Ethanol and your Vehicle
- Can ethanol be used in my vehicle?
- Can my vehicle be converted to use high ethanol blends?
- How about small motors such as lawnmowers and generators?
- How does the use of ethanol blends affect mileage?
- But what about my vehicle warranty?
Ethanol blends up to 25% (i.e. 25% ethanol, 75% unleaded petrol) can be safely utilised in all petrol vehicles without any modification.
Tests on E15 and E20 have included vehicle drivability, catalyst durability, impact on fuel pumps and sending units, onboard diagnostic systems and automotive fuel system components. These have all concluded that there is no problem with using E15 and E20 blends in petrol vehicles and there is no need for vehicle modification or adjustment.
Brazil’s long-time use of mid-range ethanol blends has shown no concerns with vehicles or gas dispensing equipment. Each litre of petrol in Brazil contains at least 20 percent ethanol and has for many years.
Yes, fuel injected petrol vehicles newer than 1990 can also run on blends as high as E85, 85% ethanol, 15% unleaded petrol with the help of a Flex Fuel Upgrade kit.
E85 offers superior performance characteristics and burns cleaner than petrol, together with being competitively priced. It the most popular blend of ethanol fuel used in the USA, Brazil and Sweden with an octane of 105.
The Flex Fuel Upgrade Kit is a small device that is attached to your vehicle’s fuel injectors in order to give the injectors more range to adjust to the type of fuel in your tank.
As E85 is a high blend of ethanol and ethanol has a low combustion rate, the Flex Fuel Upgrade Kit assists with the air/fuel ratio, guaranteeing economy and reliability of the engine.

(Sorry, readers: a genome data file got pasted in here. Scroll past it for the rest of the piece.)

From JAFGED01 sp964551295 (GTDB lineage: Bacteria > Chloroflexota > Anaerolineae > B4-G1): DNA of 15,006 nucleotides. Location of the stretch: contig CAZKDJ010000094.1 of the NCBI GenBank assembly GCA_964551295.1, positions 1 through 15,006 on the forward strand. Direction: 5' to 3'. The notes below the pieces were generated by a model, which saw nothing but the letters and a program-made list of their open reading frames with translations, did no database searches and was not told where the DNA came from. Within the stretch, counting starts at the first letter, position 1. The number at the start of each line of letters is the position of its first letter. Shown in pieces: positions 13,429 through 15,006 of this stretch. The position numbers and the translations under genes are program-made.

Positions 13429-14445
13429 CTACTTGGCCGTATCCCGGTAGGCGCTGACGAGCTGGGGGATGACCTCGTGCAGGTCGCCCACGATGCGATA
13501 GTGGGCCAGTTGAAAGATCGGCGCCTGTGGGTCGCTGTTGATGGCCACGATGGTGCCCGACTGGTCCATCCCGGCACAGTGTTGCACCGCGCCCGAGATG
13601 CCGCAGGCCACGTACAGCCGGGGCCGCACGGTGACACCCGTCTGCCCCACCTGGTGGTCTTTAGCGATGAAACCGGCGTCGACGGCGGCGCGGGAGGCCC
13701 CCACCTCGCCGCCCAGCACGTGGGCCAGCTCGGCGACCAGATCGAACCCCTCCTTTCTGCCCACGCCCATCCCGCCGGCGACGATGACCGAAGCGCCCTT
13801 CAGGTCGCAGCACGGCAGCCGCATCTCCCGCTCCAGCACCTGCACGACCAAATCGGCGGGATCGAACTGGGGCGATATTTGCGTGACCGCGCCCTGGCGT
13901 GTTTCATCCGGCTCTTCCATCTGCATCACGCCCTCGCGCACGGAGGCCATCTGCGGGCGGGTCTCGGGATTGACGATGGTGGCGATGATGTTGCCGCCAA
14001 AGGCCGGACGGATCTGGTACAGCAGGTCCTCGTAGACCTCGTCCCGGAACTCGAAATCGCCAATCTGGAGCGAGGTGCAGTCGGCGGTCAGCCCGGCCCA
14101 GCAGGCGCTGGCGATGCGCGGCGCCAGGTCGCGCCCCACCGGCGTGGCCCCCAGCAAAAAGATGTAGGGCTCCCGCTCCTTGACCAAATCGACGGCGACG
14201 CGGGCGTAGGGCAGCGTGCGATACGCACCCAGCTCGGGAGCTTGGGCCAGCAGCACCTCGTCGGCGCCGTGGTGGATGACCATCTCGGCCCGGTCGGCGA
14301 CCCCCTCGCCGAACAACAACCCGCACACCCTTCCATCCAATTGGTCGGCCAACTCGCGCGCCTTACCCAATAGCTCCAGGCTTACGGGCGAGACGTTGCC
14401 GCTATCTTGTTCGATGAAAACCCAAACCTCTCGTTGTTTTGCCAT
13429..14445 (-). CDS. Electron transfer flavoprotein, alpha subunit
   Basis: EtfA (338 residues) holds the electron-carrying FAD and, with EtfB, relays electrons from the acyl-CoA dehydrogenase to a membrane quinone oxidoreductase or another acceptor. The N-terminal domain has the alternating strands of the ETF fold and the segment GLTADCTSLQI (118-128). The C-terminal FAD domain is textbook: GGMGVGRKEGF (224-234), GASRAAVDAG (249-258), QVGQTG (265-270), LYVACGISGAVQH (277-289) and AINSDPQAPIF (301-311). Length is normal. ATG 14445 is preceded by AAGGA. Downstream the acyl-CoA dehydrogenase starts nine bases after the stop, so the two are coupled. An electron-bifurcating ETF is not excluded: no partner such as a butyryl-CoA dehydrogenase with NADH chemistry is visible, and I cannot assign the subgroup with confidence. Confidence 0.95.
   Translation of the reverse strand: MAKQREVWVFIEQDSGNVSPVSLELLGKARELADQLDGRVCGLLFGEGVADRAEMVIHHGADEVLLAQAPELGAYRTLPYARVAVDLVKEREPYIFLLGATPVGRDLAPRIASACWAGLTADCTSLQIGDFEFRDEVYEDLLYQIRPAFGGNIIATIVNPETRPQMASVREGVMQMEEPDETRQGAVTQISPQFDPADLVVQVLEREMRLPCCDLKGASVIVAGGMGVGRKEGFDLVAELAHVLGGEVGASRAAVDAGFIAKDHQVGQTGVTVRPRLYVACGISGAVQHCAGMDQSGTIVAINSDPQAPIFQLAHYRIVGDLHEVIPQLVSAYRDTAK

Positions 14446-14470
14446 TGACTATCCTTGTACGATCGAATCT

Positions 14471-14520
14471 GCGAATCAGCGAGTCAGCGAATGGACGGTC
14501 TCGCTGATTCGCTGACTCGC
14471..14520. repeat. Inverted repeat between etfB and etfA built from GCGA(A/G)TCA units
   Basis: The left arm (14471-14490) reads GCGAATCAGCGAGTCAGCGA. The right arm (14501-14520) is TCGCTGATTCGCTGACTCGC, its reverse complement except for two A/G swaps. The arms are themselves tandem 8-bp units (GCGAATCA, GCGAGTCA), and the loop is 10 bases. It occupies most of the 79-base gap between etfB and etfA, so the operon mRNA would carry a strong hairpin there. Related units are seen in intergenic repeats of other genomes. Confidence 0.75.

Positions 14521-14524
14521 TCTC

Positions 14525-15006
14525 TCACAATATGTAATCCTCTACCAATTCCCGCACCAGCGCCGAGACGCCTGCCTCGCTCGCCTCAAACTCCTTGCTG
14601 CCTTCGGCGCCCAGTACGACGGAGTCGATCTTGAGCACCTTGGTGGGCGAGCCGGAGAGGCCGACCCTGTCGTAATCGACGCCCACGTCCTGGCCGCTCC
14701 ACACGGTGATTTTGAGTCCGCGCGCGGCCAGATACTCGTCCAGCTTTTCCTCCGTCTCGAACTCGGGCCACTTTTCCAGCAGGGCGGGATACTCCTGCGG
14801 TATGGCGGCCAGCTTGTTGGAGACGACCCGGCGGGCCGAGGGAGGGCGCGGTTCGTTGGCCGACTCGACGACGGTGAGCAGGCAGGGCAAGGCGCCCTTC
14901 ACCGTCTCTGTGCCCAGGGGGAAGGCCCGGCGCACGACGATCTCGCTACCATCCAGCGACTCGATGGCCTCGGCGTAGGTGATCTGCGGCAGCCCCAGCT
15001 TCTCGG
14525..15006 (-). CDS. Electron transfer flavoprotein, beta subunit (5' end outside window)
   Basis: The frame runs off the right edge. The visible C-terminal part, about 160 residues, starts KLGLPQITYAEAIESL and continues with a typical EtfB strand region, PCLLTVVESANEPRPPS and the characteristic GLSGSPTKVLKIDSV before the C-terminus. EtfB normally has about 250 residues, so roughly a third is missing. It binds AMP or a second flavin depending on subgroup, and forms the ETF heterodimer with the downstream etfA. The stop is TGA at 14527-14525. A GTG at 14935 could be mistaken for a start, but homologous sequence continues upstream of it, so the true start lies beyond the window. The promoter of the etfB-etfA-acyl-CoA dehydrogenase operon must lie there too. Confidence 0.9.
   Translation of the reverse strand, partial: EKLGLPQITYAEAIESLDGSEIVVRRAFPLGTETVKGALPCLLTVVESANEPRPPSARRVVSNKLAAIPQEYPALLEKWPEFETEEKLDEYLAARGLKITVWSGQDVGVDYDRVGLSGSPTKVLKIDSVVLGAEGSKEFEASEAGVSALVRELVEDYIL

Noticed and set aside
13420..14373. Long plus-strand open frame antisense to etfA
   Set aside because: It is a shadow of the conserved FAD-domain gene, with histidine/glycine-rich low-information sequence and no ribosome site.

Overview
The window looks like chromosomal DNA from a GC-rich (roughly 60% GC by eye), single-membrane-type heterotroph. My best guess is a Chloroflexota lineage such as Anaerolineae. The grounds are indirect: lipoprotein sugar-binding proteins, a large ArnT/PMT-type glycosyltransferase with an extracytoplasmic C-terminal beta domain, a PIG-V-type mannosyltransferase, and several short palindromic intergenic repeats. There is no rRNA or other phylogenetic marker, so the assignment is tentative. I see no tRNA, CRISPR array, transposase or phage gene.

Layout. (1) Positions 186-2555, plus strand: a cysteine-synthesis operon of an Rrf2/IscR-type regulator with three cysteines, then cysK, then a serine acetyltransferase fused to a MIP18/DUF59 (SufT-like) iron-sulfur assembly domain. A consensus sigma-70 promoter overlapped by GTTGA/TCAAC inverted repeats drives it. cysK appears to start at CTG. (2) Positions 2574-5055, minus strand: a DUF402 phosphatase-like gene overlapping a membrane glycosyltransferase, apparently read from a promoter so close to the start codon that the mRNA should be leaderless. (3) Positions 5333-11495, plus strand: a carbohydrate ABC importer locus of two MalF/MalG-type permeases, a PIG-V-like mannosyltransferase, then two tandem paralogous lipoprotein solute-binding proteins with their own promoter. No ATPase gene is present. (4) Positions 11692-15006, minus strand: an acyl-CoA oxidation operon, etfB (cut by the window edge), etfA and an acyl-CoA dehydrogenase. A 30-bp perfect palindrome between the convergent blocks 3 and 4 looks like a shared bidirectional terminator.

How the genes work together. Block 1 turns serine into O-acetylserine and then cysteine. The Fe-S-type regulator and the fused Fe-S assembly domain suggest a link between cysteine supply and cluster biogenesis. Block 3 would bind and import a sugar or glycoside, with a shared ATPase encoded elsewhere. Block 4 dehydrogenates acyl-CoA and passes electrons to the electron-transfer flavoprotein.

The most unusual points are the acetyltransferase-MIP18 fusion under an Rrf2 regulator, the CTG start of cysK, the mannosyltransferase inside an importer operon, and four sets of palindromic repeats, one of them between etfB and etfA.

A car with a flex fuel upgrade kit fitted to its engine can therefore run on any ethanol/petrol blend, from E10 up to E100 without any adjustments.
Low blends of ethanol up to E25 have no detrimental effect on small motors. Again, it is important to note that all of Zimbabwe’s fuel contained between 10% and 20% ethanol from the 70’s up to the late 90’s. This means that all small motors were also running on these ethanol blends with no issues.
Ethanol has a higher octane than unleaded fuel and so gives you more power, as a result, it burns slightly quicker than unleaded. There is therefore a chance that you may use slightly more ethanol than you do unleaded petrol, although at such low blends the difference in negligible.
Any increase in mileage is compensated for by the decrease in fuel prices associated with having 15% locally produced ethanol blended with foreign petrol. It is important to note that with the continuing increase in fuel prices globally, as well as the increase in duty on unleaded petrol recently introduced by the Government in Zimbabwe, without the addition of ethanol to the fuel, our prices would be in the range of $1.62 per litre. With E15 on the market, the consumer is saving a minimum of 7c per litre and this would increase to a minimum of 10 cents should the blend increase to E20.
Running the engine on ethanol leads to better performance than using petrol. With an octane rating of 105, ethanol is the highest performance fuel on the market and ensures that today’s high compression engines run smoothly.
It is important to note that E15 and E20 was not available when many of the vehicle owner’s manuals were written. There has been significant growth in the inclusion of E15 in new vehicles owner manuals since the American EPA approval in 2011; especially for brand new cars and trucks sold in 2012 and 2013.
New owner’s manuals may provide guidance on the use of E15, however that leaves car owners questioning older vehicle models use of E15 and the effect, if any, it will have on the validity of the remaining warranty coverage.
Just like aftermarket fuel additives, such as stabilizers and octane boosters, specific fuels or additives are not always called out by name in a vehicle’s owner manual.
Use of these non-mentioned fuels and fuel additives does not necessarily void a vehicle warranty. In fact, vehicle manufacturers may not deny a warranty claim based on use of a different fuel if that fuel did not contribute to the problem for which the warranty claim is made.